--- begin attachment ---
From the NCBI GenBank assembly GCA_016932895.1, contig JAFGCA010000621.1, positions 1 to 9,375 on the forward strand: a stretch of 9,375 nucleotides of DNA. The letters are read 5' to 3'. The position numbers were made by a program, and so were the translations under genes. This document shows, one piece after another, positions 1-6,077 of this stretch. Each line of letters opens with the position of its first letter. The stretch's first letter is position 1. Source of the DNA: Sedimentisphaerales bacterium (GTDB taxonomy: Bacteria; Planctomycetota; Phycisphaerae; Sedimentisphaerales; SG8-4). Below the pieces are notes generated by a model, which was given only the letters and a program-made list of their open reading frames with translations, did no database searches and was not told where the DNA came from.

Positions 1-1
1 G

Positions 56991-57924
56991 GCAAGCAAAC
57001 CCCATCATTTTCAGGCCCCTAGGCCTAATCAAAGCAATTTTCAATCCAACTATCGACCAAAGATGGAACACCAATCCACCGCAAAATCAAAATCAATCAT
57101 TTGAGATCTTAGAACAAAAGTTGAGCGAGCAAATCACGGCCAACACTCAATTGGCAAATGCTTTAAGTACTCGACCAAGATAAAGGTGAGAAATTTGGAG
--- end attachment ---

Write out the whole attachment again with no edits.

From the NCBI GenBank assembly GCA_016932895.1, contig JAFGCA010000621.1, positions 1 to 9,375 on the forward strand: a stretch of 9,375 nucleotides of DNA. The letters are read 5' to 3'. The position numbers were made by a program, and so were the translations under genes. This document shows, one piece after another, positions 1-6,077 of this stretch. Each line of letters opens with the position of its first letter. The stretch's first letter is position 1. Source of the DNA: Sedimentisphaerales bacterium (GTDB taxonomy: Bacteria; Planctomycetota; Phycisphaerae; Sedimentisphaerales; SG8-4). Below the pieces are notes generated by a model, which was given only the letters and a program-made list of their open reading frames with translations, did no database searches and was not told where the DNA came from.

Positions 1-1
1 G

Positions 56991-57924
56991 GCAAGCAAAC
57001 CCCATCATTTTCAGGCCCCTAGGCCTAATCAAAGCAATTTTCAATCCAACTATCGACCAAAGATGGAACACCAATCCACCGCAAAATCAAAATCAATCAT
57101 TTGAGATCTTAGAACAAAAGTTGAGCGAGCAAATCACGGCCAACACTCAATTGGCAAATGCTTTAAGTACTCGACCAAGATAAAGGTGAGAAATTTGGAG